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Potty Training Pitfalls

Accidents can happen despite all the efforts; it is an inevitable part of potty learning. Threatening or creating a fuss will only aggravate matters as your child will only grow more resistant to learn. Potty training accidents are mostly due to premature potty learning although there are other reasons. There are instances when despite having made substantial progress the child still makes accidents. If the accidents are happening too often i.e. with every other urination or BM, then toilet training should be discontinued for a while. Premature toilet training causes dirty laundry and more dirty laundry!

How the bowel works..

• The role of the large bowel is to eliminate undigested food and to reabsorb water. Stool usually remains in the large bowel for a day. After which the feces move down until they reach the rectum. Most of the time the rectum is empty; the urge to pass a motion is experienced once the feces accumulates in this final section of the bowel. The brain receives the signal if the time is right to open the external sphincter for the feces to pass through. The brain can also prevent BM by causing the external sphincter to remain closed.

• Until your child reaches toddlerhood, she will not be in control of her bowel movements. Around the age 18 months to 24 months, the voluntary nerve pathways that link the brain to the sphincter become well established allowing your child to feel the sensation to pass a bowel movement. Prior to this defecation is uncontrolled, occurring whenever the receptors of the rectum trigger the internal sphincter to open. Your child with time learns to keep the external sphincter closed and subdue the urge until making it to the potty.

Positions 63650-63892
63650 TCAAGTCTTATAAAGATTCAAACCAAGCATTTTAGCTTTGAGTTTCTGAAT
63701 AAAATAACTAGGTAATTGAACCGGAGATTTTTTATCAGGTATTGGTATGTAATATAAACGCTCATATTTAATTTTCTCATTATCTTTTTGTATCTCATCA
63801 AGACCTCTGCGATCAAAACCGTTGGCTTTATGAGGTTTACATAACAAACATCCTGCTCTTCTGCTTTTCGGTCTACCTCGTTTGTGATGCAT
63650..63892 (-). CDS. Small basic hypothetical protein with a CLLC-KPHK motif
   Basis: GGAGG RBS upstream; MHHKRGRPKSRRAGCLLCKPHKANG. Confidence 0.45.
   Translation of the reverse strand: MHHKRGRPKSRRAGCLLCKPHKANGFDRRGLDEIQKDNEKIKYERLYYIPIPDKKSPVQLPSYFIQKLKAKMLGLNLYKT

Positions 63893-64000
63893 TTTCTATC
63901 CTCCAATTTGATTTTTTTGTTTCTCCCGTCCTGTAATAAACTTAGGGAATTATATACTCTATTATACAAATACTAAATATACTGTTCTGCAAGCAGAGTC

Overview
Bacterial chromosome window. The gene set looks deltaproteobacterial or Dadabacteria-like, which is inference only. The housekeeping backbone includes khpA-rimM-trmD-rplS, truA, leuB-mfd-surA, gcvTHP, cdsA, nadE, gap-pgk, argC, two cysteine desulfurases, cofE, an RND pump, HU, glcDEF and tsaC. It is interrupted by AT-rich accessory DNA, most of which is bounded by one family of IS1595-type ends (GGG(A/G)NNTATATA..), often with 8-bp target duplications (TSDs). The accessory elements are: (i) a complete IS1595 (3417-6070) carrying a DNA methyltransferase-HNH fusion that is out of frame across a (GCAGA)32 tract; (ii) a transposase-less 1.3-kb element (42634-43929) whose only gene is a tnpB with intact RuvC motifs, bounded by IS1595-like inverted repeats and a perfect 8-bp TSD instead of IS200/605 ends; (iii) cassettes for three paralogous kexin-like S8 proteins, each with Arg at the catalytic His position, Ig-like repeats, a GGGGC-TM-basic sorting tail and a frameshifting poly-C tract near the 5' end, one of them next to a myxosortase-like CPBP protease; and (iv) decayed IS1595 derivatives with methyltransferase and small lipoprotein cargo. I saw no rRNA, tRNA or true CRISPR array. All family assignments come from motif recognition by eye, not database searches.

• Bowel movement is generally attained before bladder control as urination is more urgent and immediate. Accidents are a rarity once bowel control is attained and a child is a regular toilet user.

Why accidents happen..

There are other reasons for the frequent accidents and lack of progress:

• Stress due to change in environment e.g. a new sibling, a new playschool etc can cause accidents in children who are already potty-trained.

• Pressure caused by over-anxious parents can be a put-off to the independent-minded child.

• Some toddlers have min-accidents because they wait till the very last minute and/or are not quick with taking off their pants.

• Some children don't want to grow up. They wish to remain the 'baby' of the family and resist using the potty since that would mean being grown up.

• Toddlers are often prone to accidents when they are very engrossed in an activity; they tend to ignore the call

• Toddlers when excited often lose bladder control.

• Fatigued toddlers often do not have the energy to deal with toileting skills; they tend to be cranky and resort to babyish behavior and that includes refusing to use the potty.

• Sometimes an infection (UTI) or other physical problems can cause situations where the panties are frequently a little wet, painful urination, the child wets her panties after giggling or the child has a weak urine flow.

PS: Problems outlined above can be overcome and you can put your child back on track after dealing with the causes. Gently remind your 'busy' child to visit the washroom, offer assurance to your stressed out toddler, get an infection treated or make sure your child is well rested before you begin on toileting cues, are some examples.

Common concerns

My son seems terrified of flushing. Will this affect his toilet learning?

Respect your child's fears. You can prevent his fear from affecting the learning process. Keep in mind that forcing him to face his fear will not help the matter. For now let your child leave the washroom and then flush; don't use the flush in his presence. Gradually when he grows more accepting let him watch you flush and then you will reach the point where he will be ready to try pulling the lever himself. Till then be patient. Your toddler probably feels that he is losing a part of himself when he sees his stool go down the drain. So give your toddler the time to overcome this fear - its temporary.